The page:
Voyeurism? Adultery? Nudity? Betrayal? Is someone trying to bring back the erotic thriller? Sure looks that way. In reality, erotic thrillers have never gone away, but they rarely make much of a (pelvic) thrust into the mainstream, hiding in the dingiest corners of streaming services, with nary a whiff of respectable talent on either side of the camera. Their heyday was probably a quarter century ago, when the 1990s were littered with movies that were trying to copy the success of Basic Instinct, and when A-list – or at least B-list – Hollywood talent was plenty eager to associate itself with such material.
The Voyeurs doesn’t exactly have a Michael Douglas in the cast, but it does feature a rising young talent (Justice Smith) who starred in the most recent Jurassic World movie and Pokemon: Detective Pikachu – which is about as mainstream as it gets. The film’s prominent placement among the new offerings on Amazon Prime suggests they’ve identified a renewed hunger for these movies, and don’t want to force you to enter dodgy search terms in order to uncover them.
Perhaps the most surprising takeaway from Michael Mohan’s film is that it’s actually pretty good. It definitely has a throwback quality to it, as disrobing in front of the camera has become far more unusual in the last decade or so, especially since people seeking out prurient material need no longer get it at the movies, with a whole internet’s worth of erotica available on any smartphone. Then there’s the little detail that nudity is considering sort of tacky in today’s cinematic landscape, since the cultural landscape is full of critics ready to harp on whether naked flesh is an artistically defensible attribute for a film. Since you can almost always shoot around it, they’re probably not wrong.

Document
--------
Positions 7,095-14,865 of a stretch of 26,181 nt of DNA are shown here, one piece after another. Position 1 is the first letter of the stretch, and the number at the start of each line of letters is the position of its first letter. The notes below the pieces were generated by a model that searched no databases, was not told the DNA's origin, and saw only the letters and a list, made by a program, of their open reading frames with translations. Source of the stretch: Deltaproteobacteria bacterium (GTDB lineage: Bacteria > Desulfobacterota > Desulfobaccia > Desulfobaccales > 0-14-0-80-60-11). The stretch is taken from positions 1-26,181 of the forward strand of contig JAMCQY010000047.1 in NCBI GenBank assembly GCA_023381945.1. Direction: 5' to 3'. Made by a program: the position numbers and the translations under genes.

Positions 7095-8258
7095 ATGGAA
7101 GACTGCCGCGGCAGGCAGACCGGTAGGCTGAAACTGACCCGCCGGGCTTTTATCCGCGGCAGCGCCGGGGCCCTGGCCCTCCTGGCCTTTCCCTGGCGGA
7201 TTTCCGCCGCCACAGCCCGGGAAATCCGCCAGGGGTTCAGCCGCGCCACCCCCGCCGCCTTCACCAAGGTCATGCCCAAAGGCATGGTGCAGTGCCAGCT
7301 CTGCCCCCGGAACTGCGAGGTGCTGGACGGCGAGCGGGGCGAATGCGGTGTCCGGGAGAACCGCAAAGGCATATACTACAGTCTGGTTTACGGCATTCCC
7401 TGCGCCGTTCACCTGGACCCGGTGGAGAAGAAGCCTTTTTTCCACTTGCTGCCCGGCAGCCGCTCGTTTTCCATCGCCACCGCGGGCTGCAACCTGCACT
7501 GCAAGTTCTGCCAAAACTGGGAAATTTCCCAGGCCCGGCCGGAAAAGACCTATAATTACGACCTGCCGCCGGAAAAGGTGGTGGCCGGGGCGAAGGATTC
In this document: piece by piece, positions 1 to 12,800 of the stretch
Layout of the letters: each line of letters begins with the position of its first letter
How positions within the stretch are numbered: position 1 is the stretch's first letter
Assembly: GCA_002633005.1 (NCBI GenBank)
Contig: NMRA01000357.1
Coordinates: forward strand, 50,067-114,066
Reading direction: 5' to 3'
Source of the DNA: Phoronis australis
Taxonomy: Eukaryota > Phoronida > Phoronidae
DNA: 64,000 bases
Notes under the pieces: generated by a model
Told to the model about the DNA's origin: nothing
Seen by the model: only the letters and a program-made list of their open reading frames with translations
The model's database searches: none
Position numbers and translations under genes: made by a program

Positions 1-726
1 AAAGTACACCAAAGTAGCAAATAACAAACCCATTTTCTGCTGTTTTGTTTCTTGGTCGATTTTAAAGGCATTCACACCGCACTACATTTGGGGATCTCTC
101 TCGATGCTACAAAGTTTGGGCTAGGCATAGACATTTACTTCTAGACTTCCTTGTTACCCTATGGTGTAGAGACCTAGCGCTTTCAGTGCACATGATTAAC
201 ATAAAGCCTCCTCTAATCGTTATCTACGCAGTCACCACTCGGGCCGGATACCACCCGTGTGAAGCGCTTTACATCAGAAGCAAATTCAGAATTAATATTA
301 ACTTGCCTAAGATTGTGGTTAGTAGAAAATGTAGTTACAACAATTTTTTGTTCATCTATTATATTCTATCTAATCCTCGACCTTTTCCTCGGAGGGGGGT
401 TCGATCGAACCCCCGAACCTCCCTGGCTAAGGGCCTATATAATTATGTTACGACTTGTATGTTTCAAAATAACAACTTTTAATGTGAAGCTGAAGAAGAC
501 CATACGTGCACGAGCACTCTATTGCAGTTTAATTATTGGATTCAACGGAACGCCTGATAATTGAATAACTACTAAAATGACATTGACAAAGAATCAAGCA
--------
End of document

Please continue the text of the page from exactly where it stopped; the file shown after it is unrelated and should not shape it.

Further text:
It’s not just the bit players who disrobe in The Voyeurs, so the film certainly opens itself up to that criticism. However, it’s also aware of its responsibility in examining the everyday voyeurism of apparently innocuous formats like social media. We may hide behind shrouds of respectability, but we all still want to watch.
Thomas (Smith) and Pippa (Sydney Sweeney) aren’t aware of their own latent desire to watch until they notice they can easily see the energetic sex life of the young couple across the way from the Montreal loft they’ve just begun renting. They think they’re deliriously happy as he composes music for advertising and she works for an optician. (The fact that she studies vision for a living might be a little on the nose, but pays off as the movie goes along.) But they become obsessed with those sculpted bodies mashing against each other, especially since the man (Ben Hardy) holds photography shoots in his apartment – and his partner is rarely his wife (Natasha Liu Bordizzo).